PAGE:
The reason I have started questioning this allegedly ‘holy union’ (of man, woman, the man’s mother, the woman’s mother, et all) is because this seems like the only thing that can possibly yield to my power without killing me of apparent guilt, since the rest of my relationships remain seemingly sacrosanct and sympathy-prone and protected. There comes a point where a man’s sense of guilt seems taller than his own sorrows. I’d selfishly allow Paro, my feisty and vocal half, to disown me than suffer the cruel verdict of being pronounced a bad son, a role that I have had to prove quite frequently of late. Paro would perhaps testify to this thought since she knows me reasonably well or perhaps since she is exhausted of dating my whole family to prove her love for me every day without the luxury of getting on with it gradually. Though I must add here that my Paro is no soft missy, which actually fuels my misery in the most conventional ways.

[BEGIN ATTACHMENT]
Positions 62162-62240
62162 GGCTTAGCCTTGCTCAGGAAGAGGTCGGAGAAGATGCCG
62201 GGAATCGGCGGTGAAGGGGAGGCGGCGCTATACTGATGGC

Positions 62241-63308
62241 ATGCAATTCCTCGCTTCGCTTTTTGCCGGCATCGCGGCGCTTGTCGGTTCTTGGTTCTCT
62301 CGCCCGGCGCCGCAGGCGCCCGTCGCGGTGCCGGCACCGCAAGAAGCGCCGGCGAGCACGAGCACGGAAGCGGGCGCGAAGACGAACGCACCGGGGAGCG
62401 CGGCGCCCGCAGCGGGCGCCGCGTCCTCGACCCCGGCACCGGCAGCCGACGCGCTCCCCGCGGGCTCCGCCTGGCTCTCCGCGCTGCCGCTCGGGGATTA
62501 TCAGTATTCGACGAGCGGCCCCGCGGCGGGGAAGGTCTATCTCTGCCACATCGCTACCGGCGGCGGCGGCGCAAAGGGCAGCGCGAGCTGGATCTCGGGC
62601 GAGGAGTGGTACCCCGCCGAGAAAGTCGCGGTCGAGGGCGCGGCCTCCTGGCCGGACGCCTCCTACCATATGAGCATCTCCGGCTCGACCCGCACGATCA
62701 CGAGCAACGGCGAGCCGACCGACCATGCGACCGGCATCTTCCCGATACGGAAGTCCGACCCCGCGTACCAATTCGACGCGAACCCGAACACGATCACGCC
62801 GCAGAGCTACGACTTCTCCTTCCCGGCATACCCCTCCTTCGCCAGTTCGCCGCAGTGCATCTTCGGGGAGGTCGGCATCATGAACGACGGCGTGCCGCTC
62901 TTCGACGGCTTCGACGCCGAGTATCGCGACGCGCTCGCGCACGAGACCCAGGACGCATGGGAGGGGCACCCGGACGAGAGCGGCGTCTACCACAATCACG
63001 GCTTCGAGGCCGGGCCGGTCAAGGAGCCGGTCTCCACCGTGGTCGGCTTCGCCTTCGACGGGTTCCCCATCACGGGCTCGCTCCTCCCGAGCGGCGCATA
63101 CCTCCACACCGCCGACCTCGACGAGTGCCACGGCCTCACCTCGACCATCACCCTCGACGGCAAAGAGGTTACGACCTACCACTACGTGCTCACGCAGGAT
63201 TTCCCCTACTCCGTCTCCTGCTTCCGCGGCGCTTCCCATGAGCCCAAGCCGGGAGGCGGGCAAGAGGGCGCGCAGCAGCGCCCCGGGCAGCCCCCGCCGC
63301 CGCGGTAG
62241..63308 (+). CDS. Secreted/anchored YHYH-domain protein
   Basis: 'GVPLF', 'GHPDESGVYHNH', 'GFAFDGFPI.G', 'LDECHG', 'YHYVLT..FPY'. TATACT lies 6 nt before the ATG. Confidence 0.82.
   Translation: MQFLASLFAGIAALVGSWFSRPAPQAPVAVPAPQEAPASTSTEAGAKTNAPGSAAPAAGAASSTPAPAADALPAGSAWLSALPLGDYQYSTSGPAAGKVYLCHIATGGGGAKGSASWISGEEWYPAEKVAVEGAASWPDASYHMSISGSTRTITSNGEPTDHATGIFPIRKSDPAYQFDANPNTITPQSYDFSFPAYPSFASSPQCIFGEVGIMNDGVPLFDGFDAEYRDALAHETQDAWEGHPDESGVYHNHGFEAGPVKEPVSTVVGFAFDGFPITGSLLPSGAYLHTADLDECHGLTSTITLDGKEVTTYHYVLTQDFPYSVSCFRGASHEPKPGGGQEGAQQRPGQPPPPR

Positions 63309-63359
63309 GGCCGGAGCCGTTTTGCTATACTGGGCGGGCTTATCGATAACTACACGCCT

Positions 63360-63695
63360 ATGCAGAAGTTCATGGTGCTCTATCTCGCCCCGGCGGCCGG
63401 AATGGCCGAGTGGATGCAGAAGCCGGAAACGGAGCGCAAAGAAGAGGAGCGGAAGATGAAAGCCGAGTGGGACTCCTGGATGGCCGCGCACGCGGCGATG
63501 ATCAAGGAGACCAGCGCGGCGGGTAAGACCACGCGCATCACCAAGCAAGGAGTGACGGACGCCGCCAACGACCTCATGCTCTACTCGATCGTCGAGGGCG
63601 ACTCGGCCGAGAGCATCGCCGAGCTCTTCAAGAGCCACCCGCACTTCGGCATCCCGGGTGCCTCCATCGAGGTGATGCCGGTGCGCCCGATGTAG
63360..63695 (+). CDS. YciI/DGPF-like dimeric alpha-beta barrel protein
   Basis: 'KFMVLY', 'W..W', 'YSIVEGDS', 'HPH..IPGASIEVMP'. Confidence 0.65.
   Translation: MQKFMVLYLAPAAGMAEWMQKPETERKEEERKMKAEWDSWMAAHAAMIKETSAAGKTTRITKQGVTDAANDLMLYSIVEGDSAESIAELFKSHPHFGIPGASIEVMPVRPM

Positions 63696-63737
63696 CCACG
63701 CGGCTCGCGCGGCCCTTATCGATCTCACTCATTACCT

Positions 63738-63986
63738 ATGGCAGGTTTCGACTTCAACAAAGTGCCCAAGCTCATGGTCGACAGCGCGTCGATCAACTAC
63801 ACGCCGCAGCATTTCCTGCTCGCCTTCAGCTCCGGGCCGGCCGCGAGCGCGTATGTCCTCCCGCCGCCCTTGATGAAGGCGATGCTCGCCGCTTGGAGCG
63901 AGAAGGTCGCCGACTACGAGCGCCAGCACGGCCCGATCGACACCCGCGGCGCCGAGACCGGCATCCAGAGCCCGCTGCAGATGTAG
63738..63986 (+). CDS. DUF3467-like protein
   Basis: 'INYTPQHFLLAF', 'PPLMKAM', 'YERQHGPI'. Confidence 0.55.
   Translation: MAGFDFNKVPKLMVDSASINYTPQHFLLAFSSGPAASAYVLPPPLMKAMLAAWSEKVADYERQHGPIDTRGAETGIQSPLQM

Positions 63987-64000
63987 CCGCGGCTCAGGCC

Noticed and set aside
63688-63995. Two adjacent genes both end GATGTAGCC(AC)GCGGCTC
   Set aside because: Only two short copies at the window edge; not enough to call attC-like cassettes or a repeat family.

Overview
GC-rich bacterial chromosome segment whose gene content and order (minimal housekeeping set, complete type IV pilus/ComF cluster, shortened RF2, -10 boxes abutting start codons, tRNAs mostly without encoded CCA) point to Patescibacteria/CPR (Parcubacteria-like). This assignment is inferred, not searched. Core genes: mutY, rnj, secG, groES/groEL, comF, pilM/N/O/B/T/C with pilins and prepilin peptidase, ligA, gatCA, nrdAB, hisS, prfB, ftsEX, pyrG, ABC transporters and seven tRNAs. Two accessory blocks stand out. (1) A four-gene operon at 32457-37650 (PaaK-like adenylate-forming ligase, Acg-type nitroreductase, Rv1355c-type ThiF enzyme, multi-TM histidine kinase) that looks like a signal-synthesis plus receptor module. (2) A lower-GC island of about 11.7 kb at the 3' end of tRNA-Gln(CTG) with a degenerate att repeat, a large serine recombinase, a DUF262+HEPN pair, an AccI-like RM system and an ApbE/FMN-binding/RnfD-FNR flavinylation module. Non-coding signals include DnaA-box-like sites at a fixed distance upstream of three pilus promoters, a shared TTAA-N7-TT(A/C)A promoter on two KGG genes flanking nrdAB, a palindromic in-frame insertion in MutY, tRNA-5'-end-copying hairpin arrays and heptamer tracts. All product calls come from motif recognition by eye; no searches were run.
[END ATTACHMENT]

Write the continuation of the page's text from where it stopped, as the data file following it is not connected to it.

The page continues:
Apart from fearing the two women in my life – ma and Paro – I am also a god-fearing person though the logical side of me has been researching a reasonable bit on Hindu mythology these days. As it turns out, a mother and son relationship has been duly depicted and glorified by Krishna and his mother Yashoda. Looking for a mother and daughter relationship within these mythological parameters would be pointless; besides that’s a separate story for my wife Paro to rant about. Then there is the famous husband-wife duo, Shiv and Parvati, among others. This revered pair is complete on its own. And in spite of there being innumerable tales of a zillion gods and goddesses, I wonder why there is not a single mythological trace that leaves any social evidence on the concept of Shiv, Parvati and their parents living under the same roof!

What I gather from all this is that the concept of a nuclear family prevailed much earlier than we knew –an impressive and highly scientific practice, I must add. So, basically, there are two neat categories of family structures: the perfectly joint ones, like the ones our grandparents grew up in, and the perfectly nuclear ones that our Hindu gods and goddesses like Shiv and Parvati enjoyed. I am still wondering which category I should place Paro and me in, since the concept of individuality of a nuclear family, in our case, is only restricted to the mere physicality of the word. Rest all is driven by an innate sense of compulsive-duty-disorder and guilt that ties us with a building full of people, sans our consent.